“Those who know do not talk.
Those who talk do not know.
Keep your mouth closed.
Guard your senses.
Temper your sharpness.
Simplify your problems.
Mask your brightness.
Be at one with the dust of the earth.
This is primal union.
He who has achieved this state
Is unconcerned with friends and enemies,
With good and harm, with honor and disgrace.
This, therefore, is the highest state of man.”—Tao Te Ching
“The best of people are like water; water benefits all things and does not compete with them. It dwells in the lowly places that all disdain—wherein it comes near the Tao.” —Lao Tsu
Zhuxiang Zan (Incense Prayer Hymn)
The Chinese concept of Tao means the unmanifest God from which all things spring and also the path to union with that force. The constant change created by the interplay of the Yin and Yang, or the negative and positive forces of creation, form the central focus of Taoism. A Taoist seeks oneness with nature, for by being in tune with change, the individual becomes a quiet spot in the storm of existence. Changes still occur but they flow through the Taoist as a ripple in water or wind through leaves.
The best known Taoist master was Lao Tsu. His philosophy accented Wu-Wei, or non-action. “Do nothing and everything is done.” Rather than forcing the will on a situation, a Taoist practicing Wu-Wei lets actions come from the unconscious. Lao Tsu wrote only one book, the Tao Te Ching. In this slim volume of only 5,000 characters, Lao Tsu presents the paradoxes of life; for example: “Stretch a bow to the limit, and you will wish you had stopped in time.”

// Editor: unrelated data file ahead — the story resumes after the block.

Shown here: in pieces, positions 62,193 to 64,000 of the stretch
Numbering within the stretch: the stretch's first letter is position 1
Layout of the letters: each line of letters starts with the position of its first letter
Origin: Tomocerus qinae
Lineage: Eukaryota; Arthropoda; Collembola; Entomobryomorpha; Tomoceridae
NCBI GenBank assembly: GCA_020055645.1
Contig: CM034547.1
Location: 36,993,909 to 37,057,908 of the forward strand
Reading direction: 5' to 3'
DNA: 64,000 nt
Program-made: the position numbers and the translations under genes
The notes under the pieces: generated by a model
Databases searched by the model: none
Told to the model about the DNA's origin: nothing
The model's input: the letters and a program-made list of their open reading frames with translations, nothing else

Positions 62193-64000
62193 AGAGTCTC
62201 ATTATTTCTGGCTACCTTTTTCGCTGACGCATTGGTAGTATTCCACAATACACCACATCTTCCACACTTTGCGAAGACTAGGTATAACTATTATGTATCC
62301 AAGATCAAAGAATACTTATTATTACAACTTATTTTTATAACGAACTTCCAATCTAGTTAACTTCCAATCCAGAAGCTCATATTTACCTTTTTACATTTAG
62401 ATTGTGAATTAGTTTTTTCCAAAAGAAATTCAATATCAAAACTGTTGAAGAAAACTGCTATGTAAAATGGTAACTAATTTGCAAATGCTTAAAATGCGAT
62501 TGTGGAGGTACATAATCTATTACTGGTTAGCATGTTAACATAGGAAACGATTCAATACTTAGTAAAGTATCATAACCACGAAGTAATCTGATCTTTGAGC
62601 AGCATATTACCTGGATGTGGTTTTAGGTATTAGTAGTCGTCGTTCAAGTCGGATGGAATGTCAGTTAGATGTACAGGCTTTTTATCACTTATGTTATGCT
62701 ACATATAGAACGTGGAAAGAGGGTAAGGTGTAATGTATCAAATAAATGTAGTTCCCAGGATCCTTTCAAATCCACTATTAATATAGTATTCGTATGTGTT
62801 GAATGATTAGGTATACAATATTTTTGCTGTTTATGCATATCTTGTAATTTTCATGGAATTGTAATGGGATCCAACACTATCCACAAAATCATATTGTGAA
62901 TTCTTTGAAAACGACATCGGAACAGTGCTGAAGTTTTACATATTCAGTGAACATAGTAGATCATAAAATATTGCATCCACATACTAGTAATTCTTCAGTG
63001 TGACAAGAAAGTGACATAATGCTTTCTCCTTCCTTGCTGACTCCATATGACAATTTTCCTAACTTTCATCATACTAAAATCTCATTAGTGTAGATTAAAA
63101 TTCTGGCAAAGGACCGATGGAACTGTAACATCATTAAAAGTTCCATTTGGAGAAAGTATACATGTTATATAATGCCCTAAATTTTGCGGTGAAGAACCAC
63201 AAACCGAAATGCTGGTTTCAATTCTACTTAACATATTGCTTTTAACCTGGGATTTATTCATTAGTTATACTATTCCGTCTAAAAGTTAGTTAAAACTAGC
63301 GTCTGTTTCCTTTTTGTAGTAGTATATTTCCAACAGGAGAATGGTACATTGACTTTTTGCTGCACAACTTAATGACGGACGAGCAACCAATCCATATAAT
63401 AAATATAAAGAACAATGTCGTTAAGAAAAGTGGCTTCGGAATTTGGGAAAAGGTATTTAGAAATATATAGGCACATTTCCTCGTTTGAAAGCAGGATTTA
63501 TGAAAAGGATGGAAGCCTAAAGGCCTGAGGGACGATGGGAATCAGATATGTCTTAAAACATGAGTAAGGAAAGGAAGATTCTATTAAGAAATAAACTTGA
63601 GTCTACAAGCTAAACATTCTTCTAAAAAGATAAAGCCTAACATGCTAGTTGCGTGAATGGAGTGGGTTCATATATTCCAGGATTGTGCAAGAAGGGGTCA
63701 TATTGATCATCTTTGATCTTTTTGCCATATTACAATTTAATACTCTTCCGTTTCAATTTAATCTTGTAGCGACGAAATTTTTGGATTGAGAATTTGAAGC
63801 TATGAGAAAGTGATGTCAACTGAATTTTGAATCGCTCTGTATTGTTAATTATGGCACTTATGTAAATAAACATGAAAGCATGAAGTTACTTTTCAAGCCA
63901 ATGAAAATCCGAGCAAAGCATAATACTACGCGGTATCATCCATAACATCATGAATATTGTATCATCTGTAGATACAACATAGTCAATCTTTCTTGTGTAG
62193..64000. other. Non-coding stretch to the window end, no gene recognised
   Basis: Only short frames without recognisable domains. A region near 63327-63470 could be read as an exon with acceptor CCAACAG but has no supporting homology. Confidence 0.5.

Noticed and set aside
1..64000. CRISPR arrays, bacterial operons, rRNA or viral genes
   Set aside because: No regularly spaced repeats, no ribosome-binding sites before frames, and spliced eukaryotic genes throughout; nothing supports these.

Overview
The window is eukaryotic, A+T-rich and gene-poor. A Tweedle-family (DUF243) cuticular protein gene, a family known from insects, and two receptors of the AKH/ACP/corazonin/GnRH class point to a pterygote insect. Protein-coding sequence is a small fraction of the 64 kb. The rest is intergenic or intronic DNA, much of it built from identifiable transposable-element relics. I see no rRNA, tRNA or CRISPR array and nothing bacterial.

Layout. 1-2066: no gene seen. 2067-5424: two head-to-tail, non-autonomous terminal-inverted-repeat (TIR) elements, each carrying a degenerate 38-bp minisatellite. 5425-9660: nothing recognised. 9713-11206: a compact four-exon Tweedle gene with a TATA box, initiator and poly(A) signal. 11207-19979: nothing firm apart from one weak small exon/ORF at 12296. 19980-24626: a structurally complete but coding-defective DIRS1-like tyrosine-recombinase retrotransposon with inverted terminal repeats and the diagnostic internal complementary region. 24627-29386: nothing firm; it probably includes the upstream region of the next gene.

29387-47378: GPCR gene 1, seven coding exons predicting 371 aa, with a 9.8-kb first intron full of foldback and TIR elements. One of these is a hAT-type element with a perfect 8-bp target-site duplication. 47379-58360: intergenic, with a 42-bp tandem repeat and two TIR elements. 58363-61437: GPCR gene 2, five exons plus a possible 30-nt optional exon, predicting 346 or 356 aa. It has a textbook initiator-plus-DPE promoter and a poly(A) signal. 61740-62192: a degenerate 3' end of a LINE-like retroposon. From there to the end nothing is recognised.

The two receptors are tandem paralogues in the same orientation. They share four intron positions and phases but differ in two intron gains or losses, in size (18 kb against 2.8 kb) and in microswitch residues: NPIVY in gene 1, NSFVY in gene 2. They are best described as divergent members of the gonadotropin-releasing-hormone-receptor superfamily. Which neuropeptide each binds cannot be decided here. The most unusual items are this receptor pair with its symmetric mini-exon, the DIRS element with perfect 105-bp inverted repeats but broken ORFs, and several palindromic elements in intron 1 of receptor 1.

The Tao Te Ching is predated by the I Ching, or Book of Changes. The I Ching presents an interconnected system of relationships affecting every aspect of life, showing the balance of Yin and Yang (masculine and feminine polarities) in each. It has been used throughout the ages to isolate the moment and to predict the future. The works of Confucius, the I Ching, the Tao Te Ching, and the works of Chuang Tsu, the greatest of the followers of Lao Tsu, form the backbone of Chinese philosophy.
The pure Taoism of Lao Tsu and Chuang Tsu is a very individualistic faith. Devoid of dogma and ceremony, Taoism was practiced by mystic hermits and wandering monks. Its random nature was the balance of the orderliness of Confucianism, a highly-structured Chinese religion.
The practical teachings of Taoism can be summarized by four lines from the Tao Te Ching: “Reveal thy simple self. Embrace thy original nature. Check thy selfishness. Curtail thy desires.” —Lao Tsu
All Faiths Hall Quotations
“Knowing others is wisdom;
Knowing the self is enlightenment.
Mastering others requires force;
Mastering the self needs strength.” —Lao Tsu
“Cherish that which is within you, and shut off that which is without;
for much knowledge is a curse.” —The Works of Chuang Tsu
“See the small and develop clear vision;
Practice yielding and develop strength;
Use the outer light to return to the inner light and save yourself from harm.” —Lao Tsu
“Surrrender yourself humbly;
Then you can be trusted to care for all things.
Love this world as yourself;
Then you can truly care for all things.”—Lao Tsu